15. haldolium says:

    Get out of my head John.
    This is an almost uncanny reflection of my experience with Iconoclasts. After I hit another obscure boss yesterday, I think I will trade in my playtime for something else and skip this one.

    At least I never knew about it before it got released and wasn’t expecting one thing or another.

  16. tanith says:

    I’m not really into platformers but after reading the review by Dominic and reading the praise on gamingonlinux I decided to buy it and I’ve been really enjoying my time with it. Of course I also remembered playing it many many years ago and I know that I’ve had fun with it, so it’s not surprising that I like it.

    I am 2 hours (or 30%) in and the only two things that resonated with me from John’s article is that 1) it’s a really weird design decision to stand on a key to pick it up (however, I don’t quite understand why that would keep you from jumping. Personally, I’ve never tried to jump off a key or a box that you can pick up myself but aren’t that two different buttons? I bound jumping to the space bar and to pick up something I need to press the arrow up key.) and that 2) sometimes it’s not clear how to damage a boss. For one boss fight I had to look at a youtube video to see what I did wrong. After that it was okay, though.

    Like I said, I am not into platformers but I quite like this game. I like the design of the characters and the writing and so far it’s been a good ride. I’m excited for what else is to come, although I’m stuck at the moment because I don’t quite know how to solve a puzzle to open an optional box. Hmm.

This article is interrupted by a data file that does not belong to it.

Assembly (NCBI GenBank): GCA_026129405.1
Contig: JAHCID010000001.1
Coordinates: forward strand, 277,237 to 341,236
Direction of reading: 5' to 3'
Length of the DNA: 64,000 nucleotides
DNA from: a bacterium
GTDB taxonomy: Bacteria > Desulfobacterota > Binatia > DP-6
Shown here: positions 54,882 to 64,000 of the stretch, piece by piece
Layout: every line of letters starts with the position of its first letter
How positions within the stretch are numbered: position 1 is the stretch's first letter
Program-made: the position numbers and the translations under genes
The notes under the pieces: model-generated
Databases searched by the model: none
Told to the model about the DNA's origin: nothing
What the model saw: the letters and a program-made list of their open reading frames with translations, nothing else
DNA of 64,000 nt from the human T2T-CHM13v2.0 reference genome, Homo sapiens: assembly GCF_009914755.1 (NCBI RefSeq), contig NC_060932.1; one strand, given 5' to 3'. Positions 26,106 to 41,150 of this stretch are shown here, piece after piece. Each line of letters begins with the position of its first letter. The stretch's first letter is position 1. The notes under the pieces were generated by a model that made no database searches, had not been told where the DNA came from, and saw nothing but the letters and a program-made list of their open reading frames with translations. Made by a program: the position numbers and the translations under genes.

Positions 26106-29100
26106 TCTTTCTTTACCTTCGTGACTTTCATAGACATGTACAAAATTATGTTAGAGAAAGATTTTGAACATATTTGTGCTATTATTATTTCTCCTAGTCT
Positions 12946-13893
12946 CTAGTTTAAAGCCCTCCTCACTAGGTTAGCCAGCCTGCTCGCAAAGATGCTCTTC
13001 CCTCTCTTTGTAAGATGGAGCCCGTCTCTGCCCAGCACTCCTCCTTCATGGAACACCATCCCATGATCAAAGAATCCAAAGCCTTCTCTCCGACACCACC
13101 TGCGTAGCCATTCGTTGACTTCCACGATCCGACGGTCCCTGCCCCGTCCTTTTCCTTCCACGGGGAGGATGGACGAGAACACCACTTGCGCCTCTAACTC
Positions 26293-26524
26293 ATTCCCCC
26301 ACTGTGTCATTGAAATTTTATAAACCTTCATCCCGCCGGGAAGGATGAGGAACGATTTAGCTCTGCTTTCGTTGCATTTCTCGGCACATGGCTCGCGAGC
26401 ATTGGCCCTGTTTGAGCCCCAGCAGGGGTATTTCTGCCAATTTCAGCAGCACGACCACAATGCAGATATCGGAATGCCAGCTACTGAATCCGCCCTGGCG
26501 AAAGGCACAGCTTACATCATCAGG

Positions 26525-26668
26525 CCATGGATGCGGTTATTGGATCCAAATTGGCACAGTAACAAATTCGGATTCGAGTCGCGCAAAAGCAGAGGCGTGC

17. Michael Fogg says:

    As someone raised on 90′ pc gaming and consumer of mostly fps and rpg variants I almost automatically skip all those platformers with faux 8-bit graphic style.

  18. Chromatose says:

    I didn’t even need to see the author title on mobile to know I was absolutely getting a John Walker Article™.

  19. sillythings says:

    Well, that actually ended up being more positive than what I expected. At least compared to John’s Hollow Knight review, he didn’t repeatedly tell people to play a different game (albeit in the same genre, but with a different focus) instead…

    To be perfectly honest, even though I love Iconoclasts, I actually agree with the majority of John’s criticisms (though not the one about the story being uninteresting).

    Picking up and throwing boxes – Yeah, it’s fiddly. That’s the one I probably agree with the most.

    Manual saving / checkpoints only before bosses – Yeah, but it’s only been an issue for me once (6 hours in on Harder mode).

    Occasionally not knowing where to go next – True, but I don’t feel it happened here more often than in other games of the genre.

    Awkward dialogue – Ehhh, I’m not a native English speaker either. I can see how this might bother a native speaker more. I’ll agree that some characters use dialogue that maybe feels unnecessarily stilted, but I also felt it helped give characters unique voices.

    Occasionally not knowing how to deal with a boss – I felt a little bit frustrated at that at times, but I don’t think this is a pure action game. It has puzzle elements too, and with that in mind, I think having boss fights that take some attempts to figure out are fine. I appreciate having an innovative, unique boss fight that’s not entirely perfect over one that is immediately obvious but offers no new ideas or distinction between any other boss fight out there.